Today's snowy weather has got me knitting, but of course. I've been working on a pair of socks for about a month now and just finished them up! I dyed this Superwash Merino DK yarn a midnight blue, looked through a stitch-onary, and decided on a basket weave-y pattern. Knitting socks for someone else can be tough, (1) because estimating shoe size can be tricky and (2), like with any hand-knit item that you intend on gifting, there is always the chance that the item will end up lost or felted OR just buried in a closet, unappreciated. But fear not! These socks are for a friend who has an unnatural obsession with sock-wearing. We're talking doubling and tripling up on socks on a daily basis. And also, we have the same foot size. Huzzah!
These were knit two-at-a-time from the toe up. Once I got to the single ribbing cuff, I was antsy to finish. I kept trying them on. No, not quite long enough. Noooo. Still not quite long enough. Until I decided, enough! I looked up a nifty little bind-off in the rather large, but also rather comprehensive, The Principles of Knitting by June Hemmons Hiatt. I had never used the "Grafted Cast-Off for Ribbing," but I'm always happy to learn a new technique and this one has a nice rhythm to it once you get going. And the edge is neat and stretchy.
One downside to knitting socks for someone with the same size feet as you is that it's harder to let them go. Just look how happy my feet are! Maybe I'll have to make myself a pair.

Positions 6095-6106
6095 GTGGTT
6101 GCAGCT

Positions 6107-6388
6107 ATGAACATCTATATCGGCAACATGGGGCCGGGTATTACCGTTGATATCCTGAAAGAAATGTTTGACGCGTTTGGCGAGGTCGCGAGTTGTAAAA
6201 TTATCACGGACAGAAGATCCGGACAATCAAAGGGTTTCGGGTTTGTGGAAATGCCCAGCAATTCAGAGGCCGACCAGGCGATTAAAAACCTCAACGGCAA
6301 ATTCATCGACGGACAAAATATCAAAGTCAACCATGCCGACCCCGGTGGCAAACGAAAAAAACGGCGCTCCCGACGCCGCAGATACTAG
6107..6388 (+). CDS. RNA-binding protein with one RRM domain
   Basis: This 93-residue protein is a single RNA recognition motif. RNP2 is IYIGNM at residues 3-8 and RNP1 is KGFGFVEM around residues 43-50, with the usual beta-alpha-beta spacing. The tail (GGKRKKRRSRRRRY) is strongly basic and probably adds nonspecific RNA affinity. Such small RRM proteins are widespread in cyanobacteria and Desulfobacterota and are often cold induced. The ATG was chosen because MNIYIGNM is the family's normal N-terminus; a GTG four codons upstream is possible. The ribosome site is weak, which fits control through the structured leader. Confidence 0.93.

Ends woven in, and I'm on to my next project! I was actually in pretty desperate need of the bamboo needles I was using on the socks for this next project--a Habu Textiles Drop Stitch Scarf using their Silk Stainless Steel yarn. I had previously cast on with metal needles and oh my! Way too slippery for such fine yarn. Yes, it's a drop stitch scarf, but you're not supposed to drop the stitches until the end. EEP! Bamboo needles are a much better match.
This is some pretty funky stuff. It is superfine and the core of stainless steel allows you to mold the finished piece into all sorts of shapes. Pretty wild! I'm actually making very little progress because I keep pulling the scarf this way and that.
SHAMELESS PLUG: PortFiber also carries a linen stainless steel yarn and a wool stainless steel yarn along with a silk crepe, a tweedy silk, and a tsugumi silk, which has a linen-like texture. (Did I mention that PortFiber is the only shop in Maine that carries Habu yarn?) Thus ends the shameless plug.
And no snowy Sunday would be complete without an adventure outside. Donning many a knit garment, Jordan and I took Jackson out this afternoon for some frolicking, bounding, and snowbank hurdling. And we met some neighbors who also had a Great Pyrenees mix and a backyard! So Gus and Jackson became good friends while romping around, running in joyous circles, and burying each other in snow. And then we headed home for more knitting and Buffy. A great Sunday if you ask me.